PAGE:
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Supersonic Concorde airliner pays its first visit to Seattle on November 15, 1984.
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On November 15, 1984, a British Airways Concorde supersonic airliner pays its first visit to Seattle. The slender delta-winged SST lands at Boeing Field bearing a cargo of just-bottled Beaujolais nouveau wine accompanied by Seattle restaurateur Mick McHugh and his guests. The following day, the plane carries passengers on a "Flight to Nowhere" over the Pacific Ocean as a fundraiser for the Museum of Flight. It departs Seattle-Tacoma International Airport on November 17, 1984. Nineteen years later the Concordes will be retired. One aircraft will return to Seattle on November 5, 2003, to join the permanent collection of the Museum of Flight.
The Concorde was chartered to fly from London to Seattle by Mick McHugh as a promotion for his and partner Tim Firnstahl’s restaurants. The annual release of new-vintage George DuBoeuf Beaujolais wine is a major event in France, and it may not be uncorked before midnight on November 15. The restaurateurs arranged for the SST with the goal of speeding 219 cases of wine to Seattle for its first opening in the state, but they lost their supersonic dash to others who arranged a special advance shipment by more conventional means.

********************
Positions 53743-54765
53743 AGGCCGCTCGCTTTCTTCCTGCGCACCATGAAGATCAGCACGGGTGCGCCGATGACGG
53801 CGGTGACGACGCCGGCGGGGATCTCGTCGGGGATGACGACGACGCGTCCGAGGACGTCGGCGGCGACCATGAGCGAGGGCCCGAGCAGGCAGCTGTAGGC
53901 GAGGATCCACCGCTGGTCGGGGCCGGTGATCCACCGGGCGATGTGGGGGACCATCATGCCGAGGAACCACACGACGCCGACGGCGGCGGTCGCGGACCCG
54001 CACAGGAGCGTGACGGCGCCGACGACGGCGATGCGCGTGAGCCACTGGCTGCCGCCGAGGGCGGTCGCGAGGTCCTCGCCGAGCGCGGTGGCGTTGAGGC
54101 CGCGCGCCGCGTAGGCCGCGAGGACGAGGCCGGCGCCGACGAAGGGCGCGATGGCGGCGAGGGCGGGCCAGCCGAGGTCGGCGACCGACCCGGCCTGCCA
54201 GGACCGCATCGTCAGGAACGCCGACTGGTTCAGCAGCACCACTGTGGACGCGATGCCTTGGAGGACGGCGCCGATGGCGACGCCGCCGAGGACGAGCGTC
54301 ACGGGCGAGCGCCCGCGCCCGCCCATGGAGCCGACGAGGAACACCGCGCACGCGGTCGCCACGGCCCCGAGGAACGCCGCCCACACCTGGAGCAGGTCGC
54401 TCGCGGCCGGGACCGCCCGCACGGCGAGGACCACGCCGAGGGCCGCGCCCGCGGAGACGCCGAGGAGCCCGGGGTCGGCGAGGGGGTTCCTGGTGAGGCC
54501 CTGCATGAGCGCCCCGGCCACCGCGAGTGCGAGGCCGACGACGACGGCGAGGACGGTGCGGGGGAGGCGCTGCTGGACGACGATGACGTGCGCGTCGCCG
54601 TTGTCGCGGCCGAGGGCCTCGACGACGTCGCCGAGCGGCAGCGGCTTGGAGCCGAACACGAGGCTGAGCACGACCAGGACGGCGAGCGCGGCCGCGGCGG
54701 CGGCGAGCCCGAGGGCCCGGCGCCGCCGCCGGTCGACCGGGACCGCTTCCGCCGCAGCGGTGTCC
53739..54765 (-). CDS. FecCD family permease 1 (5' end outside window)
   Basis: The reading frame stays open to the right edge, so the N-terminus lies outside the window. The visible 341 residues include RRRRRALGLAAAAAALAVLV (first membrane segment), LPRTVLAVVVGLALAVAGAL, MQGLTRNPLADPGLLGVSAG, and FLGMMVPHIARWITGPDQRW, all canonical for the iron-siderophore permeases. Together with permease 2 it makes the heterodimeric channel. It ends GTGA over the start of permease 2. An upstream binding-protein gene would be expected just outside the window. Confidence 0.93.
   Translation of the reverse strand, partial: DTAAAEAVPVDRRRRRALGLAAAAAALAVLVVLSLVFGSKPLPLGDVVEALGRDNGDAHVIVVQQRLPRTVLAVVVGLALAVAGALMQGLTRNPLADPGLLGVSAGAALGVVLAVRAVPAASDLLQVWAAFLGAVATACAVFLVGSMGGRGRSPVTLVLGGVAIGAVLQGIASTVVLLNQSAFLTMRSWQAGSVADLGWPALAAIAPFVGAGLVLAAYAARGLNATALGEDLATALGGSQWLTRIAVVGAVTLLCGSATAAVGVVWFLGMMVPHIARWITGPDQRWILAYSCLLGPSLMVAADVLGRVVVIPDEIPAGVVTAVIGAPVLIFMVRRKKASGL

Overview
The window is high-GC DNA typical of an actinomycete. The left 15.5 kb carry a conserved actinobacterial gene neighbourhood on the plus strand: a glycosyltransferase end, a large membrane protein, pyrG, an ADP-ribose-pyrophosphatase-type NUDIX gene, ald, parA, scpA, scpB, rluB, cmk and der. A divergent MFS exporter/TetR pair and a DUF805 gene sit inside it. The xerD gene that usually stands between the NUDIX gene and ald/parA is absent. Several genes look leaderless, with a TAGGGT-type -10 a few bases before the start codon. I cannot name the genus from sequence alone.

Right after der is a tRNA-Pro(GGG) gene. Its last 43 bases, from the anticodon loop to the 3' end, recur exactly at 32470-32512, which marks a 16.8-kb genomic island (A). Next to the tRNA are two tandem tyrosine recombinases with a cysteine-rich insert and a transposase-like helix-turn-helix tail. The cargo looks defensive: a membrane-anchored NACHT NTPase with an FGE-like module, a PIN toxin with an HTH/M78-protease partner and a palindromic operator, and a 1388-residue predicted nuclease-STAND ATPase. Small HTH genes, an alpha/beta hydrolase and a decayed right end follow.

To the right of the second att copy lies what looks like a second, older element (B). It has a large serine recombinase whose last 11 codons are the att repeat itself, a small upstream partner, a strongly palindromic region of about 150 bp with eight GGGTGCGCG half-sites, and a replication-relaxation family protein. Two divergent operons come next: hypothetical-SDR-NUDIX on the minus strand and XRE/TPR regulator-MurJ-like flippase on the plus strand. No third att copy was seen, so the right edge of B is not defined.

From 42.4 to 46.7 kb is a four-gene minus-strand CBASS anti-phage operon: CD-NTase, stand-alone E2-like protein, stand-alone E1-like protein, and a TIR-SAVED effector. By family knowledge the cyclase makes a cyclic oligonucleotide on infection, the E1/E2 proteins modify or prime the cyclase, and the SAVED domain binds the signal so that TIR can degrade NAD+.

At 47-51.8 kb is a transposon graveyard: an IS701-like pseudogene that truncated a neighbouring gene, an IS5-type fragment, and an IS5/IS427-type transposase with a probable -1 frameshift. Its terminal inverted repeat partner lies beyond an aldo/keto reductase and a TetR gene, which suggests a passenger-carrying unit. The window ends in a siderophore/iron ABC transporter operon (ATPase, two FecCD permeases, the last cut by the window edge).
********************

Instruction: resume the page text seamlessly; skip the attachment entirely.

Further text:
The “Flight to Nowhere” entailed a round trip from Boeing Field to a point about 2,000 miles west over the Pacific. The aircraft exceeded Mach 2 (twice the speed of sound) and reached an altitude of 50,000 feet -- high enough for passengers to observe the fading of the Earth’s atmosphere into outer space.
Although designed to serve a wealthy “jet set” market, the Concorde’s seating is quite cramped in a narrow, spartan cabin. The passenger windows are also very small due to the pressures and temperatures generated by high-speed travel.
The Concorde was designed and built by a consortium of British and French aerospace companies in an international race to launch the first civilian supersonic transport. The first of 16 Concordes entered commercial service with British Airways and Air France in 1976, and they operated without mishap until an aircraft was lost with all aboard shortly after takeoff from Paris on July 25, 2000. The fleet was temporarily grounded during an investigation (which identified runway debris as the cause), but economics and declining traffic for the expensive transatlantic flights -- $9,000 round trip -- finally undid the Concordes in 2003.
The SST contest was actually won by the Soviet TU-144, which took its maiden flight on December 31, 1968. Two years later, Congress cancelled funding for a Boeing-built SST, which helped to trigger the “Boeing Bust” of the early 1970s. The Development Center created by Boeing for its SST stands within view of the Museum of Flight, where the Concorde came to rest at last.
John Marshall, “The Concorde Thrills Seattle Passengers,” Seattle Post-Intelligencer, November 16, 1984, p. A-1; Bill Yenne, The World's Worst Aircraft (Greenwich, CT: Brompton Books, 1987); Boeing Archives and author’s personal archives.
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